A study looking at acupuncture and moxibustion to improve well being and quality of life for people with lymphoedema

Cancer type:

Breast cancer
Head and neck cancers





This study aimed to find out if acupuncture and moxibustion could help to relieve symptoms for people who had lymphoedema as a result of treatment for breast cancer or head and neck cancer.

Lymphoedema is swelling caused by a build up of lymph fluid in the body. It mainly affects the arms and legs, causing discomfort, pain and difficulty moving. It sometimes occurs in people who have had cancer treatment such as surgery or radiotherapy. There is no cure for lymphoedema, but there are treatments to relieve symptoms.

Acupuncture and moxibustion Open a glossary item are both complementary therapies. Acupuncture uses fine sterile needles which are put just under the skin at particular points on the body. Moxibustion is used in traditional Chinese medicine.  It involves heating herbs to warm the acupuncture points.

In this study, people had acupuncture and moxibustion alongside other treatments for lymphoedema. The researchers wanted to find out if acupuncture and moxibustion was safe and if it improved the quality of life for people with lymphoedema.

Summary of results

The researchers found that acupuncture and moxibustion was safe and the people taking part in this study reported some improvement in their symptoms.

The study recruited 35 people who had finished cancer treatment at least 3 months earlier

  • 27 had had treatment for breast cancer and had been going to the lymphoedema clinic for at least 3 months
  • 8 had had treatment for head and neck cancer and had been going to the clinic for at least 2 months

Everybody taking part had acupuncture treatment once a week for 7 weeks. They could then choose whether or not to have 6 more treatments. 30 people had all 13 treatments.

Some people had acupuncture on its own, some had both acupuncture and moxibustion. The acupuncturist decided which was most appropriate for each patient. They did not put acupuncture needles into the area of the body affected by lymphoedema.

A specialist nurse took measurements of each person’s lymphoedema. For women with breast cancer, she measured their swollen arm before starting acupuncture, and then after the 7th and 13th treatment. For people with head and neck cancer, she made a visual assessment of their lymphoedema at their regular clinic appointments.  This confirmed that nobody’s lymphoedema got worse during the study.

The people taking part filled out a number of questionnaires before, during and after the acupuncture treatment. These asked which symptoms people found most troublesome and how bad they thought these symptoms were, as well as asking about their general health and wellbeing and how people felt (their mood).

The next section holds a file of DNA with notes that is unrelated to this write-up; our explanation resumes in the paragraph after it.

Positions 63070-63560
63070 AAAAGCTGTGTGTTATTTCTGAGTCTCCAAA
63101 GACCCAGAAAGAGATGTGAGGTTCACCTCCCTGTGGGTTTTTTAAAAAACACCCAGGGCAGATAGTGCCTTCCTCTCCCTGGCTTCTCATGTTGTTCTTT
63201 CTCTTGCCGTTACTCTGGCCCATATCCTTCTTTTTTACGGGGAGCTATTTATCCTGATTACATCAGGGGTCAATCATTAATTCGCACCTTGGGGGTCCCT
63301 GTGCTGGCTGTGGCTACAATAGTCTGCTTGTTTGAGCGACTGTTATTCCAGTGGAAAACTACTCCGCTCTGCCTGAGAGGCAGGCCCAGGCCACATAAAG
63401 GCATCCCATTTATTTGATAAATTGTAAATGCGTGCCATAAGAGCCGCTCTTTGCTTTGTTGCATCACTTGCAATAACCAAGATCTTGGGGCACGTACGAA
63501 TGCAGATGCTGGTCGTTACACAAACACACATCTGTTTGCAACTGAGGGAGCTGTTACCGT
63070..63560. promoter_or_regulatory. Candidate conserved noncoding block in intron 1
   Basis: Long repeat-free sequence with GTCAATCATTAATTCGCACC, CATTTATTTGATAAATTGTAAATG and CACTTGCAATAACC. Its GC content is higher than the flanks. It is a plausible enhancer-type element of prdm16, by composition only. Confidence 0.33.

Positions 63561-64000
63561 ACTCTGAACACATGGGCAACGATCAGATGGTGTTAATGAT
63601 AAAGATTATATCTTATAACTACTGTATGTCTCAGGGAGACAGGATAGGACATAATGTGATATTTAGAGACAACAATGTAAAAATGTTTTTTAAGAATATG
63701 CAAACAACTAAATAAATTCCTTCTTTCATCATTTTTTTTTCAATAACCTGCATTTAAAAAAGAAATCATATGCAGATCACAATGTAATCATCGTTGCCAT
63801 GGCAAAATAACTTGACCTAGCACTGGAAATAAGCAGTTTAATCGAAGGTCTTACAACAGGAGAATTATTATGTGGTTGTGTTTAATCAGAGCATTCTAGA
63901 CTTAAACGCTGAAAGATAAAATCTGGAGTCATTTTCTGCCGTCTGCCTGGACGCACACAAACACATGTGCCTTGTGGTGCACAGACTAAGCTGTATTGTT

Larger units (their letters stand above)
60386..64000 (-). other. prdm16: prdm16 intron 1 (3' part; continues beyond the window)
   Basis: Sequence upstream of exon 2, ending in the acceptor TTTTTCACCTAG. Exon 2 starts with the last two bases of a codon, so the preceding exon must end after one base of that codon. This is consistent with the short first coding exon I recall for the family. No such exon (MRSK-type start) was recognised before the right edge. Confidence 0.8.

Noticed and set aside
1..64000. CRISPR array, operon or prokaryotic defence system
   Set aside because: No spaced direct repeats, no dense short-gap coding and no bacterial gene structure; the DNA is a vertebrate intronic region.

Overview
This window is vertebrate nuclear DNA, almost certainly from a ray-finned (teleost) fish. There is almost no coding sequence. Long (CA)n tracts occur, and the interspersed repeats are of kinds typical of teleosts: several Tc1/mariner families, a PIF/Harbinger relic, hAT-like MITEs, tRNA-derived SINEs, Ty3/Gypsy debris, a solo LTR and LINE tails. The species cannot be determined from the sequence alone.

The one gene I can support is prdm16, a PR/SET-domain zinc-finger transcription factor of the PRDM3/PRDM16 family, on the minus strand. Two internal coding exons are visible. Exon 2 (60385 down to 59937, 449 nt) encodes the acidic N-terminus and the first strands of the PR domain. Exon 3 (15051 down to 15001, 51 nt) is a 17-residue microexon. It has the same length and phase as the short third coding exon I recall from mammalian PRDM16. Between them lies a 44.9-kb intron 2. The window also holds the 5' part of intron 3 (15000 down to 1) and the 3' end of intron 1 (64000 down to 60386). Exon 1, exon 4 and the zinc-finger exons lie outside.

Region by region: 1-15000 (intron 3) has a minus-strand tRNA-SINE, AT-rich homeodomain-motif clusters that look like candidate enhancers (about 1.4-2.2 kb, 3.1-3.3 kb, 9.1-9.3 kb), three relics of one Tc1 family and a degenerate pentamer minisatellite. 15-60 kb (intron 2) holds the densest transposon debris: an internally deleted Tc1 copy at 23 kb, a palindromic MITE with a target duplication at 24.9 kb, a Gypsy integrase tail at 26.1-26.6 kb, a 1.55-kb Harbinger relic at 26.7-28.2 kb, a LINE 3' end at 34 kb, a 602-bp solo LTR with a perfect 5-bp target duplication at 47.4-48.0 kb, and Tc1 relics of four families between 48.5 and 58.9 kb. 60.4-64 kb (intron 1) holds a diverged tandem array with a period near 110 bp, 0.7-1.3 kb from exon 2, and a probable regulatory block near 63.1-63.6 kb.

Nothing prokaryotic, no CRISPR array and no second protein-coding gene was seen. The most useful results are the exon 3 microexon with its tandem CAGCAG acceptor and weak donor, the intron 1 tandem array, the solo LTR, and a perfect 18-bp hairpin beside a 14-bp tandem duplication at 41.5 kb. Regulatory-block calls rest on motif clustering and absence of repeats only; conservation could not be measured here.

Women with breast cancer found the most troubling symptoms to be things related to their lymphoedema such as heaviness, aching, pain and swelling. For people with head and neck cancer, the most troubling symptoms were pain and restricted movement. The researchers analysed the answers people gave at different times and found that everybody reported some improvement in symptoms after having acupuncture.

Women with breast cancer also reported an improvement in wellbeing and activity levels. There was some improvement in these for people with head and neck cancer, but the differences could have happened by chance (they were not statistically significant Open a glossary item).

The most common side effect of the acupuncture treatment was minor bleeding or bruising where the needles are put in. But this only happened occasionally. Less common side effects were tiredness, headache and dizziness.

The researchers concluded that acupuncture and moxibustion is safe for people with lymphoedema, especially when needles are not put into the area affected by lymphoedema. They suggest more research is needed to see how much it could help to improve symptoms.

We have based this summary on information from the team who ran the trial. The information they sent us has been reviewed by independent specialists (peer reviewed Open a glossary item) and published in a medical journal. The figures we quote above were provided by the trial team. We have not analysed the data ourselves.

Recruitment start:

Recruitment end:

How to join a clinical trial

Please note: In order to join a trial you will need to discuss it with your doctor, unless otherwise specified.

Please note - unless we state otherwise in the summary, you need to talk to your doctor about joining a trial.

Chief Investigator

Dr Beverley de Valois

Supported by

East and North Hertfordshire NHS Trust
Lynda Jackson Macmillan Centre
National Institute for Health Research Cancer Research Network (NCRN)

If you have questions about the trial please contact our cancer information nurses

Freephone 0808 800 4040

Last review date

CRUK internal database number:

Oracle 2581

Please note - unless we state otherwise in the summary, you need to talk to your doctor about joining a trial.

Wendy took part in a new trial studying the possible side effect of hearing loss

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"I was delighted to take part in a clinical trial as it has the potential to really help others in the future.”

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